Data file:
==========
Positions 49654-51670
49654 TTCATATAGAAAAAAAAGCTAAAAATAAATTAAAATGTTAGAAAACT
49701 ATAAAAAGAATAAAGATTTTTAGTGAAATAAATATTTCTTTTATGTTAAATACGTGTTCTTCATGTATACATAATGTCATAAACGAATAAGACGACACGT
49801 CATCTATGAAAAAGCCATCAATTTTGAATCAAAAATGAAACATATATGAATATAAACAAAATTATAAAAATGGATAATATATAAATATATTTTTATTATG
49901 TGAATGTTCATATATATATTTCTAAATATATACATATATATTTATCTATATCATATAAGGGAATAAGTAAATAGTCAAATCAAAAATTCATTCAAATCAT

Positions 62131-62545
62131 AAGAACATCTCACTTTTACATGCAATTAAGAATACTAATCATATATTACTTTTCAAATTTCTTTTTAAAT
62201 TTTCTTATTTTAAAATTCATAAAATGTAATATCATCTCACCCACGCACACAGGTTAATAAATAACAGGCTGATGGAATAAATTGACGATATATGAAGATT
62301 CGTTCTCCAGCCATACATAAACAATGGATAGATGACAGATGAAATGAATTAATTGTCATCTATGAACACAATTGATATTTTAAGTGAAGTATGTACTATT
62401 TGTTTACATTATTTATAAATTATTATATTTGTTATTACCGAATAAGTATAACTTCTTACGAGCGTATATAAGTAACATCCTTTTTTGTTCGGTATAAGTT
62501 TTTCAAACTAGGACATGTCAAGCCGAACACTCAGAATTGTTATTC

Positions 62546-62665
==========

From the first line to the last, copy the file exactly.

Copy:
Positions 49654-51670
49654 TTCATATAGAAAAAAAAGCTAAAAATAAATTAAAATGTTAGAAAACT
49701 ATAAAAAGAATAAAGATTTTTAGTGAAATAAATATTTCTTTTATGTTAAATACGTGTTCTTCATGTATACATAATGTCATAAACGAATAAGACGACACGT
49801 CATCTATGAAAAAGCCATCAATTTTGAATCAAAAATGAAACATATATGAATATAAACAAAATTATAAAAATGGATAATATATAAATATATTTTTATTATG
49901 TGAATGTTCATATATATATTTCTAAATATATACATATATATTTATCTATATCATATAAGGGAATAAGTAAATAGTCAAATCAAAAATTCATTCAAATCAT

Positions 62131-62545
62131 AAGAACATCTCACTTTTACATGCAATTAAGAATACTAATCATATATTACTTTTCAAATTTCTTTTTAAAT
62201 TTTCTTATTTTAAAATTCATAAAATGTAATATCATCTCACCCACGCACACAGGTTAATAAATAACAGGCTGATGGAATAAATTGACGATATATGAAGATT
62301 CGTTCTCCAGCCATACATAAACAATGGATAGATGACAGATGAAATGAATTAATTGTCATCTATGAACACAATTGATATTTTAAGTGAAGTATGTACTATT
62401 TGTTTACATTATTTATAAATTATTATATTTGTTATTACCGAATAAGTATAACTTCTTACGAGCGTATATAAGTAACATCCTTTTTTGTTCGGTATAAGTT
62501 TTTCAAACTAGGACATGTCAAGCCGAACACTCAGAATTGTTATTC

Positions 62546-62665